When the 1994 Dietary Supplement Health and Education Act (DSHEA) created a legal class of foods, called “dietary supplements,” it carved out many unique regulatory requirements and exemptions. Since the passing of the Food Safety Modernization Act (FSMA) in 2011, dietary supplement firms have the added confusing task of identifying which FSMA rules apply, and what impact, if any, this has to their current dietary supplement quality system designed to meet 21 CFR 111, Current Good Manufacturing Practice (CGMP) in Manufacturing, Packaging, Labeling, or Holding Operations for Dietary Supplements, as well as all other applicable statutory requirements. This can be even more challenging when a firm imports dietary supplements or ingredients.

There are seven major rules that have been issued by the FDA to support the enforcement of FSMA:

• CGMP, Hazard Analysis, and Risk-Based Preventative Controls for Human and Animal Food (HARPC)

• Foreign Supplier Verification Program (FSVP) rule

• Intentional Adulteration rule

• Product Safety rule (fruits and vegetables)

• Sanitary Transportation rule

• Standard for the Growing, Harvesting, Packing, and Holding of Produce for Human Consumption

• Voluntary Accredited Third-Party Certification Program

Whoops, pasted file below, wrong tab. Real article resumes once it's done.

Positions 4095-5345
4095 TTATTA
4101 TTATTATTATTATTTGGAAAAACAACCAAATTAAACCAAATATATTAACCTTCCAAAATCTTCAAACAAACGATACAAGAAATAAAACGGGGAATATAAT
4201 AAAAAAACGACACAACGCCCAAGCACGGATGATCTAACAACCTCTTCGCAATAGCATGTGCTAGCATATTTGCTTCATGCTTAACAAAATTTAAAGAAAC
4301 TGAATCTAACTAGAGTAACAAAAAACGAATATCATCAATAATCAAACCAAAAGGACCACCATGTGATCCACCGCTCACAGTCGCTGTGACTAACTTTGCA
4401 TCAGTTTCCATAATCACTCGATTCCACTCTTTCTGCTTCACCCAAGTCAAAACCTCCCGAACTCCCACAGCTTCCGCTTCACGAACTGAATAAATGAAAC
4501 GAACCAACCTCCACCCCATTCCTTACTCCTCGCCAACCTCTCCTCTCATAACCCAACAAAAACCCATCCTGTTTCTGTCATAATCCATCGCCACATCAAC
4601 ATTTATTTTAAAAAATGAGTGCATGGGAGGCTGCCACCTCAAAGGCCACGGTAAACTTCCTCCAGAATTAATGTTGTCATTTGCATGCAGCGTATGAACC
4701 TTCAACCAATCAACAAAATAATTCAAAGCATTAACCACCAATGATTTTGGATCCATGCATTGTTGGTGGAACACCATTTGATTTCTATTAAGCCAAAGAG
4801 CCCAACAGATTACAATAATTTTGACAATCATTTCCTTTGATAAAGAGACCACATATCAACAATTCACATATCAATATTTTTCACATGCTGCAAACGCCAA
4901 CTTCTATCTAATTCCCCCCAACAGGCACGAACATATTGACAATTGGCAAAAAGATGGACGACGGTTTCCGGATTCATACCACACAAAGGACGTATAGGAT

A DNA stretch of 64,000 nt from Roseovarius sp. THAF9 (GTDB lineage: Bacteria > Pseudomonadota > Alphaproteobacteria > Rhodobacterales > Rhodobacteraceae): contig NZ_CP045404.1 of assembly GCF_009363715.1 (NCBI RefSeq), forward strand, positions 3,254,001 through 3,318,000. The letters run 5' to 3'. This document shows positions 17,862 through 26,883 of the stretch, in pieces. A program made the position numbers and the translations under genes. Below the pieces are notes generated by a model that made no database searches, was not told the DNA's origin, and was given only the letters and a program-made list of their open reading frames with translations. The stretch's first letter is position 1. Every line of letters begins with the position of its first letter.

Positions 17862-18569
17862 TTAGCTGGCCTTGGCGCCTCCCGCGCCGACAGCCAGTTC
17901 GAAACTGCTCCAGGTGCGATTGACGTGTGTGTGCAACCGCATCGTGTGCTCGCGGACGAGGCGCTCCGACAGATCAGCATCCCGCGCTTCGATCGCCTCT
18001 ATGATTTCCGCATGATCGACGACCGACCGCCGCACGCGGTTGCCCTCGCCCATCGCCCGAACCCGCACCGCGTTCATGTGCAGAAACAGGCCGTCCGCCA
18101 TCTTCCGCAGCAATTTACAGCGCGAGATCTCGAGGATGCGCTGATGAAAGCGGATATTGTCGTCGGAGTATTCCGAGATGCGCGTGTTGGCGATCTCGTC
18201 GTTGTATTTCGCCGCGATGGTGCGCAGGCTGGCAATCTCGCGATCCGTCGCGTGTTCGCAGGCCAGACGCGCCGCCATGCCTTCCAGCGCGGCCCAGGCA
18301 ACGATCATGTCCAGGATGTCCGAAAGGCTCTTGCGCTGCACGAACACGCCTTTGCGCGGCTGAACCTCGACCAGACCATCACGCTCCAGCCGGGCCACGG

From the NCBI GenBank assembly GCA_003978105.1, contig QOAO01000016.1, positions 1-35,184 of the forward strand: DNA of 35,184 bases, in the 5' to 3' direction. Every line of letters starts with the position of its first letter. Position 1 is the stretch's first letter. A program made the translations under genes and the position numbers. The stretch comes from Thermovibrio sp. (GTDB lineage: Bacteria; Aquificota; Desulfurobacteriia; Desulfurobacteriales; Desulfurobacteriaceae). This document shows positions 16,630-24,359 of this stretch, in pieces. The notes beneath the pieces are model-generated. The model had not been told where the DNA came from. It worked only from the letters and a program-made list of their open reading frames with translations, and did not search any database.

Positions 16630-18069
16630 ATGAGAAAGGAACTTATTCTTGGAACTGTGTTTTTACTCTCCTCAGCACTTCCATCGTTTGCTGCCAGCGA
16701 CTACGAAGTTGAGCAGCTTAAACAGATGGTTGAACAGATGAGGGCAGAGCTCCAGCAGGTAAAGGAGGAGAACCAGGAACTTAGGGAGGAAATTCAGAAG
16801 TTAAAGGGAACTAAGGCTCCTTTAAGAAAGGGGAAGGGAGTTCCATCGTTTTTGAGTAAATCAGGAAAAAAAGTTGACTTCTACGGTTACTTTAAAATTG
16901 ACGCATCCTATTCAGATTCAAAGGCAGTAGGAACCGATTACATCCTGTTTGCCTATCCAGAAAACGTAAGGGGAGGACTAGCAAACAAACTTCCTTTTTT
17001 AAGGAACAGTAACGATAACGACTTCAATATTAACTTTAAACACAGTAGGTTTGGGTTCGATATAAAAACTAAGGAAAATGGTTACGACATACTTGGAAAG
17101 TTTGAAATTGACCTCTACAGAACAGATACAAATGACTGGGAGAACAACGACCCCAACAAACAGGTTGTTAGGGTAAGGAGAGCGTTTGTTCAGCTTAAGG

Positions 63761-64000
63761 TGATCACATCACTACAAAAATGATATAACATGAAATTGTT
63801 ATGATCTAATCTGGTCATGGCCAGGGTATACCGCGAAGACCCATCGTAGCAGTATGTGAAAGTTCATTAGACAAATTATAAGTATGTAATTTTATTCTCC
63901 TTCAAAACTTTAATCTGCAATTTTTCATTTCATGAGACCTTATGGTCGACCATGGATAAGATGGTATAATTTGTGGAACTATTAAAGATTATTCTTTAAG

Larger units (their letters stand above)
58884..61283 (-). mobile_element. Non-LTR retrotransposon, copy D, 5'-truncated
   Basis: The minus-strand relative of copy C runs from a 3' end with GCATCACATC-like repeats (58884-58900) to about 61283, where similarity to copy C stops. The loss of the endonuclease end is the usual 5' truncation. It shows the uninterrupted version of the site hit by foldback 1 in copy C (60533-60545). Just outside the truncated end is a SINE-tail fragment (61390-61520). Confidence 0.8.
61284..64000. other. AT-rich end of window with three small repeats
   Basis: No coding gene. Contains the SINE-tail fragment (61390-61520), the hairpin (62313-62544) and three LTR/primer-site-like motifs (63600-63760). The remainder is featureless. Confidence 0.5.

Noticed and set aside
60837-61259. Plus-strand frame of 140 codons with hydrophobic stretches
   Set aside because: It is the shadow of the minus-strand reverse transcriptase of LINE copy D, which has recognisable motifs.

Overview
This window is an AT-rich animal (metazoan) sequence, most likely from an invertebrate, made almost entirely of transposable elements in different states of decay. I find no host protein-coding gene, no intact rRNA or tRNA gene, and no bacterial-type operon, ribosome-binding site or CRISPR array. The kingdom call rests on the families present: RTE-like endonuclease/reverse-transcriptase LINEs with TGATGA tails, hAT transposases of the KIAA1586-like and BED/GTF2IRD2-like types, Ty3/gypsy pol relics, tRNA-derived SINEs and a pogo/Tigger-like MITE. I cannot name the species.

The CGMP and HARPC requirements for foods are dictated in 21 C.F.R. 117, but firms that are in compliance with dietary supplement CGMPs in 21 C.F.R. 111 are exempt from Subparts C – HARPC and Subpart G – Supply Chain Program of 21 C.F.R. 117. In addition, since both 21 C.F.R. 111 and 21 C.F.R. 117 define the CGMP requirements for the sourcing, manufacturing, packaging, holding, and distribution of foods, a dietary supplement firm that is in compliance with 21 C.F.R. 111 will already have a quality system in place to address the 21 C.F.R. 117 requirements as well. It is also very important to note that 21 C.F.R. 111 has very rigorous and specific quality and testing requirements for raw materials, in-process materials, packaging components and labels, and finished products; detailed requirements for manufacturing, packaging, and labeling operations; and extensive responsibilities that must be conducted by a quality unit. Table 1 depicts a comparison between the various subparts of 21 C.F.R. 111 with the requirements of 21 C.F.R. 117.

Whenever a dietary supplement product or ingredient (raw material) is imported from a foreign supplier, the FSMA FSVP rule applies. This is NOT covered under 21 C.F.R. 111. Identifying which materials and products are imported, who is the responsible party and actual importer of record, and what CGMP regulation is in place (21 C.F.R. 111 or 21 C.F.R. 117) is critical for compliance with the FSVP rule because the requirements differ depending on the situation. The U.S. Food and Drug Administration (FDA) issued a Guidance for Industry, Small Entity Compliance Guide – Foreign Supplier Verification Programs for Importers of Food for Humans and Animals: What You Need to Know About the FDA Regulation, in January 2018 to help firms understand the various requirements. An adaptation of the table in the guidance document is provided here as Table 2 with an explanation following.